This is such an important counter because a lot of people use it as the only way to tell if a camera is new or second hand. I have searched through google but it looks like no one can prove this can be reset. Is it possible?

2 Answers 2


In general? No. For some specific models? Yes.

  • for some Canon models supported by CHDK, you can sometimes gain write access to internal memory counters.

  • some other models have two batteries (and a capacitor) and pulling both batteries out, waiting long enough to drain the feed capacitor, will zero all counters.

  • sometimes re-flashing the firmware will do the trick.

For this reason, if you buy a camera, do not rely on the frame counter but request a receipt or, if possible, verify the camera serial number on the appropriate site (sometimes you can ask a service centre. High-end cameras often have a device history record so that you can know e.g. that your "almost new" camera has had half its circuitry replaced three years ago. The data isn't online, but the service people can access it).

And if you sell a camera...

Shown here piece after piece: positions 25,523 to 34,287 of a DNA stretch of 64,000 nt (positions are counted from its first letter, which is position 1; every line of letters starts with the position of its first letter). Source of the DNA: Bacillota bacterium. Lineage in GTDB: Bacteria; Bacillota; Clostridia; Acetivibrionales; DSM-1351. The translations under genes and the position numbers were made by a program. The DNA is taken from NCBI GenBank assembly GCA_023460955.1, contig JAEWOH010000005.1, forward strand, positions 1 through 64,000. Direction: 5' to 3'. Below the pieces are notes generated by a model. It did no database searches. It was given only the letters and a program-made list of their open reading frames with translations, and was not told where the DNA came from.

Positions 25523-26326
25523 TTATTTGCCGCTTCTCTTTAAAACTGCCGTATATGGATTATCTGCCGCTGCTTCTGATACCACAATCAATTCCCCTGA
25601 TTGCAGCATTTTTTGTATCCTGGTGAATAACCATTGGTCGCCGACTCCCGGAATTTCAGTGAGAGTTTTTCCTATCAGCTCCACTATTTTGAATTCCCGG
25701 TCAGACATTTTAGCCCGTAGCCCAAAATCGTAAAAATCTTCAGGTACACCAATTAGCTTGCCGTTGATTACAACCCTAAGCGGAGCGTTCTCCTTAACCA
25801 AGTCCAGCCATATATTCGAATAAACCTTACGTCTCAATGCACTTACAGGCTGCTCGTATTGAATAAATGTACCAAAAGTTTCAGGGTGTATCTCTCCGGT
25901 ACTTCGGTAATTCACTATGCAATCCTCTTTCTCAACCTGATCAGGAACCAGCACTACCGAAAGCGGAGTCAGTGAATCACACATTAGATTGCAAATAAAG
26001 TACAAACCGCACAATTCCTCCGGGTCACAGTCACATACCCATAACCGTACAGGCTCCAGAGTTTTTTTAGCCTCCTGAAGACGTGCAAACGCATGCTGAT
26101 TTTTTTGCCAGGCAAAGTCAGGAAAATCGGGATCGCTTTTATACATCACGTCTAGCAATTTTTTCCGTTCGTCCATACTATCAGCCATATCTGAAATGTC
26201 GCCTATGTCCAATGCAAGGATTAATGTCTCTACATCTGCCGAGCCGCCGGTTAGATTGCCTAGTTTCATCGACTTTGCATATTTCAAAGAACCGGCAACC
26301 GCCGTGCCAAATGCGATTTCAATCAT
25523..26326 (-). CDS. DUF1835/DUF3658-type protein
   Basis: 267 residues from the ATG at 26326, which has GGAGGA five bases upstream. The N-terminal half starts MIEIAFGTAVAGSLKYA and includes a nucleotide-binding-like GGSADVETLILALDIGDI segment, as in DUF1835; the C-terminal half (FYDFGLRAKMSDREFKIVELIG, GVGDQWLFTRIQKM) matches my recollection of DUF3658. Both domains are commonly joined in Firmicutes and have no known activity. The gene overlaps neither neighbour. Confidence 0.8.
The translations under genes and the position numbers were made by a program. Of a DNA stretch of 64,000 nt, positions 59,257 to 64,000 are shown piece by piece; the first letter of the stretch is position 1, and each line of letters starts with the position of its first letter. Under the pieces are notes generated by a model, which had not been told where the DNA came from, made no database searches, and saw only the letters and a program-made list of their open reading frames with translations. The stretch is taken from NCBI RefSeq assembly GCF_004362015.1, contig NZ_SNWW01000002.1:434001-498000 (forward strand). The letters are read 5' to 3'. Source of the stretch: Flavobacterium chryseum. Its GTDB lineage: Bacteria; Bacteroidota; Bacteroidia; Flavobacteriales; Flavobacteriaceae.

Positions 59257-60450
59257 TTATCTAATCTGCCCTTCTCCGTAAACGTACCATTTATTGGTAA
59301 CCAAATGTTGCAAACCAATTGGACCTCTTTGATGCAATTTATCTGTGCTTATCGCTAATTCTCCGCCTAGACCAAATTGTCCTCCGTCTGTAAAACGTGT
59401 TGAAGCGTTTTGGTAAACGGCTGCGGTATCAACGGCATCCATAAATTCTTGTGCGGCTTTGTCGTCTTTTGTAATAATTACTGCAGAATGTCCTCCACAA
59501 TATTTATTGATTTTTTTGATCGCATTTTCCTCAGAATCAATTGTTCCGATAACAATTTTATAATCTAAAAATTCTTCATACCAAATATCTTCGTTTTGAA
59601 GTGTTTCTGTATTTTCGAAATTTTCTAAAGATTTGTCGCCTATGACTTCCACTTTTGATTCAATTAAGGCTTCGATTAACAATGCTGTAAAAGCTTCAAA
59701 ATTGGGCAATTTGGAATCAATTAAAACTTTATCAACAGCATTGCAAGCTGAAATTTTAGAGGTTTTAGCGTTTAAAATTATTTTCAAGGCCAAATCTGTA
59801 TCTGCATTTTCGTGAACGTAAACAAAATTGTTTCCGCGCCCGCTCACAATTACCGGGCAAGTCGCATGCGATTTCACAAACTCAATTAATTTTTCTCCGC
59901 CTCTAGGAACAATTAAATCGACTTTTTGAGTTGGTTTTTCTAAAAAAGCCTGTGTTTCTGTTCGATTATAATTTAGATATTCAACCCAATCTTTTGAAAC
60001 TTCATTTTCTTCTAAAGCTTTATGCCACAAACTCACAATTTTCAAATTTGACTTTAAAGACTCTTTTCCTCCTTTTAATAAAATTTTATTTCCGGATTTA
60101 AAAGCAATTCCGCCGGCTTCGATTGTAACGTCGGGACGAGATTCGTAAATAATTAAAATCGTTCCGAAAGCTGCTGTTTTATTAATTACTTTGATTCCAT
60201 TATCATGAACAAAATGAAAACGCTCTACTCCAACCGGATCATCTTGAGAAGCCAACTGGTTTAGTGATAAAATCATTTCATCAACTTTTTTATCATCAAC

• A: if you sell to some dummy, he won't check anything and you'll be able to sell him a used camera as new. But you would have been able to do so even without the hack, which was therefore useless.

  • B: if you sell to a non-dummy, he will check the frame counter, notice that it doesn't match the model age / dirt / scuff marks / gear smoothness / LCD luminosity / whatever, and correctly deduce that you're trying to pull a fast one. And you'll probably have lost the sale and your credibility; the hack in this case has been harmful.

The frame counter reset trick is likely to be worthwhile only on a very narrow range of buyer gullibility, and you'll have to balance the likelihood of pegging someone in that range against the likelihood of meeting someone in the wrong range, and the risk of misjudging where the mark actually stands.

  • Thanks for sharing. Camera grey goods reseller is such a big business. There are so many grey goods camera shops, and they claim they sell new camera from places like japan. Who know if the camera is really new if they can reset counter and had some factory in third world like china to clean up the camera to make it new.
    – Teemo
    Sep 9, 2015 at 16:03

I checked my camara's for it. I did changed two of the mirrorrooms, the counter is still showing a lot of counts 78000 and 90100. So hardware changes doesn't reset them.

In my opinion you should than hack the camera software to do that. I dont think there are a lot guys on the world who actualy wanted to do that AND succeded.

The best way to detect first or second hand software is to ask for a receipt? If he dont have one, its up to you to judge :)

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